Lord Palmerston on security for future of peace of Europe

Carlton Gardens, 26 May, 1854

It would be taking a very narrow & imperfect view of the Causes & objects of the war in which we are engaged, to think that the great & only Thing to be aimed at is to drive the Russian out of the Principalities, and that this once accomplished the Sword may be returned to the Scabbard. We are pledged by the national Interest, by European Interests, and by our Convention with France to prevent the Recurrence of the Causes which have brought the war on. and this can be accomplished only by weakening Russia for a Time at least, if we cannot do so permanently, in some material Point. To drive Russia out of the Principalities would be only like turning a Burglar out of your House, to break in again at a more fitting opportunity.

The best and most effectual security for the future Peace of Europe would be the severance from Russia of some of the frontier territories acquired by her in later Times, Georgia, Circassia. the Crimea, Bessarabia, Poland & Finland.

If these were taken from her she would still remain an enormous Power. but far less advantageously posted for aggression on her neighbours. In the mean while and looking simply to the operations of the war in the present Campaign there are Four Scenes of actual or possible warlike operations against Russia.

1. Georgia & Circassia with a view to her expulsion

2. The Crimea & Sebastopol with a view to the Capture of the Black Sea Fleet

3. The Danube. the Balkan & the Principalities with a view to driving the Russians back over the Pruth

4. The Baltic including Finland with a view to the Destruction of Sweaborg & Kronstadt and the Capture of the Baltic Fleet.

The First operation must be carried on by The Turks alone, excepting naval Cooperation in attacks on the Russian Forts on the Circassian Coast; for this Purpose Turkey must reorganize her Asiatic army; get money by a Loan, & place that asiatic army under European Commanders.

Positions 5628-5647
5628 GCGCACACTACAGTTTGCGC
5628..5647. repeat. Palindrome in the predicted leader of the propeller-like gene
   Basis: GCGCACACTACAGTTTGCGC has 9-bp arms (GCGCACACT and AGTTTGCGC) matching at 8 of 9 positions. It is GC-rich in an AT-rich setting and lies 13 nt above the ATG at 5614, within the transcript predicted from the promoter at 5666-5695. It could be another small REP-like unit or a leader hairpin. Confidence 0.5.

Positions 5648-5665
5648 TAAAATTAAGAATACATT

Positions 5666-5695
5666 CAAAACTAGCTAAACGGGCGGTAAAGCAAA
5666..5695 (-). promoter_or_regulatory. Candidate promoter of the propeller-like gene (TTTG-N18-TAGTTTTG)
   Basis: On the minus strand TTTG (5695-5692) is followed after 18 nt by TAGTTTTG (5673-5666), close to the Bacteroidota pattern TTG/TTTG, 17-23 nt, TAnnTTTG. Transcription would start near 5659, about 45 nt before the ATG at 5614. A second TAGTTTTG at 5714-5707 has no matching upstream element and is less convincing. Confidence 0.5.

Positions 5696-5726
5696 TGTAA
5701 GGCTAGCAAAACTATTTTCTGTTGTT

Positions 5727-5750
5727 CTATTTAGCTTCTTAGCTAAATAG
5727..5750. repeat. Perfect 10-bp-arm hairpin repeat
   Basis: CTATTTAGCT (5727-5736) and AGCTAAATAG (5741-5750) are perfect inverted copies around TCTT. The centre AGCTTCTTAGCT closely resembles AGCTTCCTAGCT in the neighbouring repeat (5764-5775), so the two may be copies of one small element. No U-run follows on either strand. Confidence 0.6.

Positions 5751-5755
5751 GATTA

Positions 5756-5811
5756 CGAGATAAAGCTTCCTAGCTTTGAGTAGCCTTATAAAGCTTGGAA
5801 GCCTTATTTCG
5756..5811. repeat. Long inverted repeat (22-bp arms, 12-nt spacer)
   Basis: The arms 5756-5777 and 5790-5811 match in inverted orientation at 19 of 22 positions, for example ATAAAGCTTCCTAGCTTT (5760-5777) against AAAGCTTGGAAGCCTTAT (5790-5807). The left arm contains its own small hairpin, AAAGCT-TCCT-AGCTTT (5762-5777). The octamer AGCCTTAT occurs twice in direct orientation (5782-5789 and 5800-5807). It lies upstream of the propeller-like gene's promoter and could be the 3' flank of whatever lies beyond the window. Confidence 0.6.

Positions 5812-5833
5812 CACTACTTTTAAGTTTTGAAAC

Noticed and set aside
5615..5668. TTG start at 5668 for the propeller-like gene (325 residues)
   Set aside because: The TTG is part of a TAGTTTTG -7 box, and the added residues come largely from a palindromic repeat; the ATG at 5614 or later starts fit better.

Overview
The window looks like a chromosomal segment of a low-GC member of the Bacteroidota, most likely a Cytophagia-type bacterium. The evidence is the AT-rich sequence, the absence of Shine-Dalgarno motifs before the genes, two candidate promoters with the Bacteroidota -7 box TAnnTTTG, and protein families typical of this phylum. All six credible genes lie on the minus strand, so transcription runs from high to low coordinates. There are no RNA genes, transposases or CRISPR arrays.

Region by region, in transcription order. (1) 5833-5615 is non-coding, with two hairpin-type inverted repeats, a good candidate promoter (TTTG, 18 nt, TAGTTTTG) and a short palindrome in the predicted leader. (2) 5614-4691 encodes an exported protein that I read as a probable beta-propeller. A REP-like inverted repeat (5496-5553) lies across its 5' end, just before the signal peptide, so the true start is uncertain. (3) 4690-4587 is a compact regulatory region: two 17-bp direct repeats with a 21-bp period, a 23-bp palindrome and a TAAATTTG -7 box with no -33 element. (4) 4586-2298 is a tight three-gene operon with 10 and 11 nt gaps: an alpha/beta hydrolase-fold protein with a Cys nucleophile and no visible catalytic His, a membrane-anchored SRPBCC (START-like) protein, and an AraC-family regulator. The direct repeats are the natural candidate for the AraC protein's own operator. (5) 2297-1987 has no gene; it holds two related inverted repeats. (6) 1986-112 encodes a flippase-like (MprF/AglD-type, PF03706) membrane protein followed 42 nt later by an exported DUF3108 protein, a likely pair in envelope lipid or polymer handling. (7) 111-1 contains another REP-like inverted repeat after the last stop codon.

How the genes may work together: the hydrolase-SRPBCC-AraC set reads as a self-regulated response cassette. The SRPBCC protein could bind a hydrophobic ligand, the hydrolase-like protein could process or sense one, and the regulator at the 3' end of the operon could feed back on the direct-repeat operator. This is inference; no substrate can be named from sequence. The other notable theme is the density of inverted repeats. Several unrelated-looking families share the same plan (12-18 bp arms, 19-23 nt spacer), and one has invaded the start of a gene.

The Second operation ought to be the work to be done by the English & French Troops assisted if necessary by a Turkish Force & by the combined Fleets, but a Turkish Force might be dis[pensed] with. 50 or 60000 British & French would with Certainty take Sebastopol and the Fleet.

The ‘Third operation may perfectly well be left to the Turks, the Austrians & the Prussians. lf the Turks cannot accomplish it assisted by the menacing attitude of Austria. the Austrians will be compelled by a due Regard to their own immediate interests to throw their Sword into the Balance and thus to turn the Scale.

As to subsidizing Austria that is wholly out of the Question; if Austria wants money to carry on war for her own Interests, she must raise what she wants in the money market of Europe, and pay for the money what the money is worth, she cannot reasonably ask us to borrow money to make her a Present of it.

The Fourth operation cannot be accomplished by a naval Force alone. If it could the combined Fleets in the Baltic are strong enough for it if they had only the assistance of some Good Gun Boats. But Sweaborg & Cronstadt cannot be taken without the Cooperation of a Land Force. England cannot spare Troops for the Purpose and to send a large French army would be expensive, and France would expect us to go Halves in the Expence by providing Transports at our Cost.

If the Swedish army is as good as we have Reason to believe it to be there is a Force, numerous, effective, comparatively Cheap, and on the spot. Some moderate French Force might be sent to act with it.

If by such Means we could take Sweaborg & Kronstadt or Either the one or the other, and the whole or a large Part of the Russian Fleet we should have done much towards accomplishing the objects of the war.

Such Results of operations in the Baltic might include or not according to Circumstances the Conquest of Parts of Finland by Sweden. with regard to which or its subsequent Pretention we ought to enter into no Engagement. But the Destruction of the Russian Fleet and arsenals would of itself be a great Security for Sweden for Many years to come. All that Sweden could properly ask, or we could promise would be that we should conjointly with France give her money to put her army in the Field and maintain it there and that we should not make Peace without including her as an ally; an obligation indeed which would be imposed upon us by common Honesty, without any specific stipulations the Moment Sweden became our active ally with or without a subsidy.

The true Point of view then in which we ought to lock at the Question of Swedish Subsidy, is the Tendency of such a measure to assist us in making ourselves Masters of the Russian Fleet & arsenals in the Baltic, and its effect not only in bringing the present war to a close, but in preventing for a great Length of Time the Recurrence of similar Difficulties. It must also be borne in Mind that successful operations of this Kind in the Baltic would enable us greatly to diminish our naval Force in that Sea & thus to reduce our Expenses, or Else to detach a larger Force to the North American Station to support our negotiations with the United States Government. and to prevent a Rupture with the americans.

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